Blink—And They're Grown

Parents, Families and Child Care

Do you live with a Danger Dad?

No, he’s not a masked guy roaming the neighborhood, cape emblazoned with a giant “D,” seeking to endanger innocent children. He’s the father of your children! I have two friends who constantly worry about leaving their young children with their husband for any length of time. It’s not that these dads are criminals, or that they’re intentionally harming their children. So what is it? Does mom feel like only she can care for her children the right way? Is dad just too laid back? Do mom and dad have different parenting styles? Is mom too over-protective? Does dad need a little lesson in child development and safety?

I trust my husband with our kids, but it does feel different to me when they are with him. My husband and I have different personalities and are tolerant of different things. I know what sets my husband off so if I let the kids do something he won’t like, I wait until he isn’t there. Sneaky, I know. But, I would never intentionally place my children in a dangerous situation and I don’t think he would either.

But some stories I have heard from frustrated moms are shocking. Dad left an infant unattended in a bathtub. Mom came home unexpectedly to find the kids, with dad’s blessing, jumping off the roof into the pool. Security was called at the movie theater because dad allowed his 7-year-old daughter to take her 3-year-old sibling to the bathroom and they couldn’t find their way back. What’s a mother to do?

Of course it’s not just fathers.  We all have to learn to parent. Sometimes we use poor judgment and learn by trial and error, and it’s important to verbalize our concerns when we have them and hear our partner’s perspectives on safety or other parenting issues. Every parent should take a step back and consider a few “what-if’s” before putting their children into certain situations. Kids may be developmentally unable to perceive a dangerous situation; that’s why they have parents to protect them!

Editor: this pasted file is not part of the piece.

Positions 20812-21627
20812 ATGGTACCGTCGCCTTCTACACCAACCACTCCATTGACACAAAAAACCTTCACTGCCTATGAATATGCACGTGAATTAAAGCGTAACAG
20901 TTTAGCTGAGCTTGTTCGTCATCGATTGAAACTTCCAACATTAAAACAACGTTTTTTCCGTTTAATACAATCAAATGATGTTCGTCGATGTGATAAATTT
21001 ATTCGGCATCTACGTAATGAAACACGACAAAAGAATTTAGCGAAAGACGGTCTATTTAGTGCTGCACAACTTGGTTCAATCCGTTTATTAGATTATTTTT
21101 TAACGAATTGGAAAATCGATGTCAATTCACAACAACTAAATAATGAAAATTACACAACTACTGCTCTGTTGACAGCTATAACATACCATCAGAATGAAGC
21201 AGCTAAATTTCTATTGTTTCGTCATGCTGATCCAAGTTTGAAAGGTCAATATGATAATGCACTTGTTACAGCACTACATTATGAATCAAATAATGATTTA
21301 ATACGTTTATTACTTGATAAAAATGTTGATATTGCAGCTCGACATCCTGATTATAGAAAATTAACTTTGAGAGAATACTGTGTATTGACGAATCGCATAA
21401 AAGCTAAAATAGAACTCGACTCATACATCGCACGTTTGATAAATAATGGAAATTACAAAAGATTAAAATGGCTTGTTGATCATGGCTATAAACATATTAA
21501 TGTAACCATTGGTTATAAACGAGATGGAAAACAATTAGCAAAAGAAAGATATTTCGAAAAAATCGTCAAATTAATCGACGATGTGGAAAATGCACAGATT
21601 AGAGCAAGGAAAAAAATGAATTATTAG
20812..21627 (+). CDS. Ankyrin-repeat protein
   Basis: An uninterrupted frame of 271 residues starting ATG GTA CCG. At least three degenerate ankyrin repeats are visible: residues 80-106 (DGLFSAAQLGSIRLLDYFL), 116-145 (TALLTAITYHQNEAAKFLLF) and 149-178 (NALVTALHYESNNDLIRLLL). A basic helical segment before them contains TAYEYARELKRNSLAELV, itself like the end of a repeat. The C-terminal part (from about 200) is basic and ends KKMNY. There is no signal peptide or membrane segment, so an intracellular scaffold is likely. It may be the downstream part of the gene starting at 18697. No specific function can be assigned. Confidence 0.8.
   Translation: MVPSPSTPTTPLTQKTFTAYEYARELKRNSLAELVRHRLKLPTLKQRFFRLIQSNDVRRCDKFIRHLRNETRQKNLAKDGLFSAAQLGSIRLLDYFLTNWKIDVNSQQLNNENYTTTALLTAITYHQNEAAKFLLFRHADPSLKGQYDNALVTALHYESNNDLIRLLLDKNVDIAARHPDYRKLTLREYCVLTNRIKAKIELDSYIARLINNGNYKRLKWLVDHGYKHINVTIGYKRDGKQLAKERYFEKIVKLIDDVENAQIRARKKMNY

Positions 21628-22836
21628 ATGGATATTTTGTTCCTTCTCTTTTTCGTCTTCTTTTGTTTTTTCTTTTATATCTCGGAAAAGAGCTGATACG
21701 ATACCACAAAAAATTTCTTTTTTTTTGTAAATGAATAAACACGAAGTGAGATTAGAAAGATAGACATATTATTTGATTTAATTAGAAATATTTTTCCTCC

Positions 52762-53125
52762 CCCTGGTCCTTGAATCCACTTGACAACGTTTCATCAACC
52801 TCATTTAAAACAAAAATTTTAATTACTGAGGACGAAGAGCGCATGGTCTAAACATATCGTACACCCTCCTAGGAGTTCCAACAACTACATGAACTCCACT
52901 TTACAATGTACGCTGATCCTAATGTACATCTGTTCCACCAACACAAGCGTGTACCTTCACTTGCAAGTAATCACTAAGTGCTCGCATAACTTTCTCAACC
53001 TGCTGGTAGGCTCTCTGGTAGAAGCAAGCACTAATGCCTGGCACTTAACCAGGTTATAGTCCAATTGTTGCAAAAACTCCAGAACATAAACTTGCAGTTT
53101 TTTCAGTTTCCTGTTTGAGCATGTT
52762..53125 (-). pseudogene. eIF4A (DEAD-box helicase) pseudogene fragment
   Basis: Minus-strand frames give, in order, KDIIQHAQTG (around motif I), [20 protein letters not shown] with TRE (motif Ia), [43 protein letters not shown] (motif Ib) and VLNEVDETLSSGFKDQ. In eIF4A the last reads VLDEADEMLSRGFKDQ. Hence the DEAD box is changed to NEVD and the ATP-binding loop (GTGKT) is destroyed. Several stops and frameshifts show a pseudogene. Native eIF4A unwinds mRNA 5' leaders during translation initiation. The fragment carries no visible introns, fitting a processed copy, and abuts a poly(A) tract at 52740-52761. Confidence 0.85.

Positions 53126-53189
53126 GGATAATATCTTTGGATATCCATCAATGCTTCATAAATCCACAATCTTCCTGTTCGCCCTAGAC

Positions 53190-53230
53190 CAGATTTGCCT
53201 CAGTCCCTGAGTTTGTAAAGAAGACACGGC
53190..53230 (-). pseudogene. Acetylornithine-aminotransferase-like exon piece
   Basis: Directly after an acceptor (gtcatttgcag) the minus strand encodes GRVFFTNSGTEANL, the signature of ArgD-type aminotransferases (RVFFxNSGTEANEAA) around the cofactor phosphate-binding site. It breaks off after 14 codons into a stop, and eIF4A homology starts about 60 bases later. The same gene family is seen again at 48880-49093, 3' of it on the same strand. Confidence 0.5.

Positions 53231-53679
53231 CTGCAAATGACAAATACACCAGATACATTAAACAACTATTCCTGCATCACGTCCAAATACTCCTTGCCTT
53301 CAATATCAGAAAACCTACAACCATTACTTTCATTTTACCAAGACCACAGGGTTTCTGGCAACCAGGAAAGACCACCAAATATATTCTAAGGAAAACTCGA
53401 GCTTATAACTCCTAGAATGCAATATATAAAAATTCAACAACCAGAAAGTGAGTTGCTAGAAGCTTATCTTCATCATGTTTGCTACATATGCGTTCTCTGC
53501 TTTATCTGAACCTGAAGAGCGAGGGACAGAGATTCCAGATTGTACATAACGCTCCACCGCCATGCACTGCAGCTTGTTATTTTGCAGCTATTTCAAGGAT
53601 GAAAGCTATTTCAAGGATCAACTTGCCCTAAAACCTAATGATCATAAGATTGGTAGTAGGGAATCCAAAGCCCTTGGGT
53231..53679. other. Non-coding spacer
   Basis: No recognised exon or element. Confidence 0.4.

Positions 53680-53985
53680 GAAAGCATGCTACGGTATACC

It’s been said that we learn to parent by watching our own parents. That’s great if your parents were around and knew what they were doing, but the make-up of families has changed over the past few decades. Mom isn’t baking in the kitchen and taking care of the kids while dad works. With changes in the economy, it’s not uncommon for both mom and dad to be working, or even unemployed. Parenting has changed and now it’s up to both parents to partake. My husband’s dad worked three jobs and barely saw him throughout the week.   So as I write this I wonder, where did he get his parenting perceptions from?  Probably his mother.

I encourage parents to think about the changing role of parents today and consider what they each have to contribute. Whether you’re sharing the responsibilities of raising children with a Danger Dad or a Danger Mom, remember that parenting is a partnership.

– Debbie

Photo courtesy of David Torres.

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